Moodle, Coursekit, and many others can be had for relatively small investments. The student information systems that schools invariably must have to report data to state and federal agencies increasingly incorporate more and more learning management features and organizations like Moodlerooms and Remote Learner layer powerful services over Moodle and other LMS platforms.
The point is that by making major investments in hardware as we come into the FY13 budget cycle without making relatively smaller investments in platforms and teacher training is putting the cart before the horse. If your school already has this very necessary infrastructure in place, then it's time to start deciding on approaches to 1:1. Will BYOD devices be subsidized to ensure access? Will the school own devices? Are tablets adequate? Will Chromebooks or ultrabooks serve students better? Is true 1:1 premature, with thin clients or mobile labs providing a more cost-effective solution for now? If funds are limited (and no doubt they will be), how can they be stretched to ensure maximum access to learning resources?
Many schools, though, lack this all-important infrastructure. I'm not talking about networks and servers here either (although a robust wireless network, solid bandwidth, and gateway tools are obviously critical). As I have for some time now, I'm talking about platform.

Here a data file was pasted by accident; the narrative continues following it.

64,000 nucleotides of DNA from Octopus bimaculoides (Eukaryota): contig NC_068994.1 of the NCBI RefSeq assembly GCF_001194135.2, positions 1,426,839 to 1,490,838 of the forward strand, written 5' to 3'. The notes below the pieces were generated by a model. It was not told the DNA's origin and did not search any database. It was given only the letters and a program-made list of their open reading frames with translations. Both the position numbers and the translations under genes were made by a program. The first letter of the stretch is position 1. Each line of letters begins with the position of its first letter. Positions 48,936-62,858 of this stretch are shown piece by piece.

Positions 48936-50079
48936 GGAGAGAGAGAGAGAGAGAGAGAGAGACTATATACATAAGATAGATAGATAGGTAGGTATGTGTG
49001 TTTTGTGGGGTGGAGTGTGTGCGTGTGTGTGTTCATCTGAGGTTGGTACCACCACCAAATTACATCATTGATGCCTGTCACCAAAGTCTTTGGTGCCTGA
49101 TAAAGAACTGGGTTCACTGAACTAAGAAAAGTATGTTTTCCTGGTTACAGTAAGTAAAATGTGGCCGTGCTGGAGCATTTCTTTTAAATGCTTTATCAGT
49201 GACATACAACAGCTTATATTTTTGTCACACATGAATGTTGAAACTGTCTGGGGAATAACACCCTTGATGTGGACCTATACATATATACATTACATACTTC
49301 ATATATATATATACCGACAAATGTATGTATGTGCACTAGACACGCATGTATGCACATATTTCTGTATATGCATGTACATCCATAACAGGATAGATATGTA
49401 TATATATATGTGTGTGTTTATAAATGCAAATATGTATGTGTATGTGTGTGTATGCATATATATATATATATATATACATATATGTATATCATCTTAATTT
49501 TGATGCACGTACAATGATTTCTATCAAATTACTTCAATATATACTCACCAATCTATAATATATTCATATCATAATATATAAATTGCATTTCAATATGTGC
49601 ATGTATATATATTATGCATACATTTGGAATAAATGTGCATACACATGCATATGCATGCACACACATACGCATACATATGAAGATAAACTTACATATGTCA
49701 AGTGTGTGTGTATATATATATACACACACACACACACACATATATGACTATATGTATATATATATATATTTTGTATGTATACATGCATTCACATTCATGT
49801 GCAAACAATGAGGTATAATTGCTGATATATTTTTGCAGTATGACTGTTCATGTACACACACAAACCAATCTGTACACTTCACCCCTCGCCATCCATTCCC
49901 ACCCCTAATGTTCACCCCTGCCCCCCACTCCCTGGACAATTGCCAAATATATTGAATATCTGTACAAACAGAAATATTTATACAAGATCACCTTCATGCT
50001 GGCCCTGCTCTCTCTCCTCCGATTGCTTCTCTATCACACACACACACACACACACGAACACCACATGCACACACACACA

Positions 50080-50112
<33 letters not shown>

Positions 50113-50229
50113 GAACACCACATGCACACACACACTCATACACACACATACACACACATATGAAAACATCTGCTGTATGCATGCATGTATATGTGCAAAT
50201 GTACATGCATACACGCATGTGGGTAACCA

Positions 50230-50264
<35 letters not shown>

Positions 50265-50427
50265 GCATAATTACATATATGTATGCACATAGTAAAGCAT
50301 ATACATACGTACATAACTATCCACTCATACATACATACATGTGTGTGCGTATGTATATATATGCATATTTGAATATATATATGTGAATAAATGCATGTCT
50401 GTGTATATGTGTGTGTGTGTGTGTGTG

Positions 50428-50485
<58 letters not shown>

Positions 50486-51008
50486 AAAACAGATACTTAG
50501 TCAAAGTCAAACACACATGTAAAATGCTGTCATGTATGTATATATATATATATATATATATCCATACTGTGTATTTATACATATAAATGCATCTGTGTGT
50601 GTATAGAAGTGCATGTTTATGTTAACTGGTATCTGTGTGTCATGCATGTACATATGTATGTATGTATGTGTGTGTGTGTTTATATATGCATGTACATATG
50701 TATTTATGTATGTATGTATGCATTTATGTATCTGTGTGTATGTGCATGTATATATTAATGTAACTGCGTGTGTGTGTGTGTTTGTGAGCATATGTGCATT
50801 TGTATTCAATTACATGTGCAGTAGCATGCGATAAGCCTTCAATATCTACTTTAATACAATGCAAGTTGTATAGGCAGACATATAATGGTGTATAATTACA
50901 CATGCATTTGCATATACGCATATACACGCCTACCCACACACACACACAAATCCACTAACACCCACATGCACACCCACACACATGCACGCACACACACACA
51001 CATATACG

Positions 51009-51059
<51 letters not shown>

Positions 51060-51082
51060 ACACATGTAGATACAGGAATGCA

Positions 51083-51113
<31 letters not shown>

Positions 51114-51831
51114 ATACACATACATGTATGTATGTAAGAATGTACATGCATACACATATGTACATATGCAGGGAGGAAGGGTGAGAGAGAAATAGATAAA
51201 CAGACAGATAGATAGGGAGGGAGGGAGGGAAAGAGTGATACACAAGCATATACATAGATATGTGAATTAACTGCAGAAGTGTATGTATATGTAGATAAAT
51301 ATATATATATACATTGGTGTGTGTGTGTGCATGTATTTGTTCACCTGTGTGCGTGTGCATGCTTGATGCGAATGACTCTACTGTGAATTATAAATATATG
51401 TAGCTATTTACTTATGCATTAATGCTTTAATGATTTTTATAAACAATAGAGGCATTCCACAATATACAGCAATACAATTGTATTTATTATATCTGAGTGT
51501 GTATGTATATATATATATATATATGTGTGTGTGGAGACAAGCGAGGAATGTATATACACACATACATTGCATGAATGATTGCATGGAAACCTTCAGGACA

Google spent last week highlighting open educational resources (OER), particularly using Google+ and other components of the Google ecosystem as platforms for access. Again, the point? Both the platform and many of the resources can be had for free, with the only required investments coming in the form of teacher training. When budgets are tight, turn to the platform first, where it's a forgone conclusion that you'll get the most bang for your buck.
For that matter, when budgets are flush (I'll let the chuckles die down before I go on), build out cost-effective platforms and save the money to do 1:1 right. Just make sure that the platforms are there to begin with and have the buy-in and adoption of staff before handing students hundreds of iPads (or whatever). Otherwise you'll end up like Zealand, Michigan and countless other districts who don't come anywhere close to the "transformation" that these devices promise.
So to answer that original question, where should you be allocating your resources in FY13, you need to be looking at platform and infrastructure (both physical and educational) first. Then you can start having fun buying shiny things all covered with that new hardware smell.
What are your major initiatives for the year? Share them in the talkbacks below or on Twitter.